It’s those little things that make me love this game. From how you can change your level for better drops from Noise. To how siad drops are all pins, with even money being jumbled in there. How you can from the pin menu, sell excess pins before or after you get them to their highest level. How most chapters in this game have bonus enemies to fight, all of whom happen to be pigs. How when going to any one of the many shop, you have a friendship gauge with the employee there, who are actually given names along with a hello and goodbye audio clip. I’ve been saying it for about a year now, but a lot of what I use to determine how, “good” something is, I base on whether or not I find it to be in any way charming.

But going back to the visual stuff, I can’t help but adore the style. If you are truly repelled by it, you’re probably not going to like it. Hate to be so blunt, but that’s just the way I see it. But I do feel like I should praise the application of the spritework. Which, while lacking the same sort of polish that you see in things done by people like Konjak and Paul Robertson, is a very quality adaptation of the style. Sure, enemies have tons of recolors, and some animations like Neku tapping his foot are not anything that great, but I’ve got to say that it looks more appealing to me than the thick lined style they settled on for the remake. Something about the immediacy of the movement, and shifting from performing the actions of one pin to another, work very well, and I find even things like the way the text bubbles pop, I find to be very slick.


I could go on saying good thing after good thing about The World Ends WIth You. The problems that I have are very minute in the big picture. Some of the Pin Evolutions are annoying, as is controlling the partner. But those issues are very easy to ignore, assuming you don’t want to be in control of every single thing in this game. But when put against the striking and still a very distinct looking visuals, catchy as all hell soundtrack, and one of the most addictive combat systems I’ve seen since Code of Princess, the tiny things don’t get to me. From just being a game that manages to allow players to balance their own investment into the various flavors of Metagame, to delivering story and characters that only really fail in how I’d like to see more of them. I can see why many people would have issues with the combat, art direction, and even some spoilery instances in the storyline. But me? I can’t even call this game perfect, but I’d feel pretty bad if I couldn’t fit it in my top ten of all time.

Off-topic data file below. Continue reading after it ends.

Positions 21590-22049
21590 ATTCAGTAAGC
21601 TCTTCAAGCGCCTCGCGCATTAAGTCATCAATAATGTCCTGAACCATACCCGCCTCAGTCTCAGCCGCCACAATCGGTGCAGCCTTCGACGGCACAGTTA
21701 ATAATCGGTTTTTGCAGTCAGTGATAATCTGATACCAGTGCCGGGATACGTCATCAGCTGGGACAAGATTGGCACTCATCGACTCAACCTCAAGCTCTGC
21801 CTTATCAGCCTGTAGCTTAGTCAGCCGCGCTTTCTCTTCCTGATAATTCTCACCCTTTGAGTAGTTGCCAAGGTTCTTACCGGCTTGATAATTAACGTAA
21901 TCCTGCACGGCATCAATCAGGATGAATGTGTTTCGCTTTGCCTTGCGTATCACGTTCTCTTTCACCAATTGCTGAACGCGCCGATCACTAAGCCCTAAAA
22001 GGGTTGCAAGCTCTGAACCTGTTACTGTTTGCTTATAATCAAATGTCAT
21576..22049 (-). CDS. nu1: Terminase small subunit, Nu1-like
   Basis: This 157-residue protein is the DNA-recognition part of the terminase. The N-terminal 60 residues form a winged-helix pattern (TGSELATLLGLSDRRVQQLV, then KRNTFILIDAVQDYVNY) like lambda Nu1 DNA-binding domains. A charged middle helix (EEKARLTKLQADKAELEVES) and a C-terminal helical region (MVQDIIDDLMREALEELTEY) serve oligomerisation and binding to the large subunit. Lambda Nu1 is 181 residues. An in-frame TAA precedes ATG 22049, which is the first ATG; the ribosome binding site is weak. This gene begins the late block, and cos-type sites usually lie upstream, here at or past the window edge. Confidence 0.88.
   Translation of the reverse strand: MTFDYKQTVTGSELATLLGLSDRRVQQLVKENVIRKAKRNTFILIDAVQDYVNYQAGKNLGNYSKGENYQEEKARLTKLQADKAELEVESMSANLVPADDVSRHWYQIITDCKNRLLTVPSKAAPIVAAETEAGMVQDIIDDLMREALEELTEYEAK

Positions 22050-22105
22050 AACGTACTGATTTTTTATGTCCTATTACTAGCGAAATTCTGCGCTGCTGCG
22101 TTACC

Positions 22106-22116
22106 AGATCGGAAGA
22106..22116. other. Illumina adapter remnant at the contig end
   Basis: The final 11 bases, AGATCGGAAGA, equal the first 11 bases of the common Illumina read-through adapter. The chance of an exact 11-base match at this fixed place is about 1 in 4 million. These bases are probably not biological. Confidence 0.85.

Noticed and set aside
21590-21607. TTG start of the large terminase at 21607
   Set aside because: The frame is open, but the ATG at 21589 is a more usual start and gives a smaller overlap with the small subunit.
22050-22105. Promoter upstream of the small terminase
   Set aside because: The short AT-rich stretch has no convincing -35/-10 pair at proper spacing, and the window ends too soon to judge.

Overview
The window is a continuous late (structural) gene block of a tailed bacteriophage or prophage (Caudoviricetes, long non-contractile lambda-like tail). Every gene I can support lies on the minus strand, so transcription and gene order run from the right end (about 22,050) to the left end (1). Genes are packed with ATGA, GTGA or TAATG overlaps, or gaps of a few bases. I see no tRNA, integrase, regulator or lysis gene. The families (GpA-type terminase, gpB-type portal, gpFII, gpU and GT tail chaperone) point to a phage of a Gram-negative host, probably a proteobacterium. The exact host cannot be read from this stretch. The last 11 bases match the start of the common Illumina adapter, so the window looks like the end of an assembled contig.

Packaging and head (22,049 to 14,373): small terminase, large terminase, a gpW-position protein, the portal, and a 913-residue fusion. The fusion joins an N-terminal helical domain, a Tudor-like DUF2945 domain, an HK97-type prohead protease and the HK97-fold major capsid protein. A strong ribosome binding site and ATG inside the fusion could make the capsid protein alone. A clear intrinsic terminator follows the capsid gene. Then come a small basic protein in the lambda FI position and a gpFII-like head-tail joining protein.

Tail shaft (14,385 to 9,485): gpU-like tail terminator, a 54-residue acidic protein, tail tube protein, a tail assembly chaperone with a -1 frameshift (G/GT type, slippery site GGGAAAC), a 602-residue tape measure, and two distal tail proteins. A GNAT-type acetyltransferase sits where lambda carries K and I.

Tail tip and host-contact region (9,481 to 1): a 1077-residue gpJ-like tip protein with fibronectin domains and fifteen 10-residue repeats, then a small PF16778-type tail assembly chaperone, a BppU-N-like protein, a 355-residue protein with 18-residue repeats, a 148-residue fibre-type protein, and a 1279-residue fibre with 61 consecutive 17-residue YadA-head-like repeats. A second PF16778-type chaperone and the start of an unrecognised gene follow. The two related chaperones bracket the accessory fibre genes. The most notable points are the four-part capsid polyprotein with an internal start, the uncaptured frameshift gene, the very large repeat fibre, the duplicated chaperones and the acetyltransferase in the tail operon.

Excellent! (19/20)
An exceptional product that suffers from very few issues, to the point where they are barely worth noting for this superb title. Definitely worth both your time and money.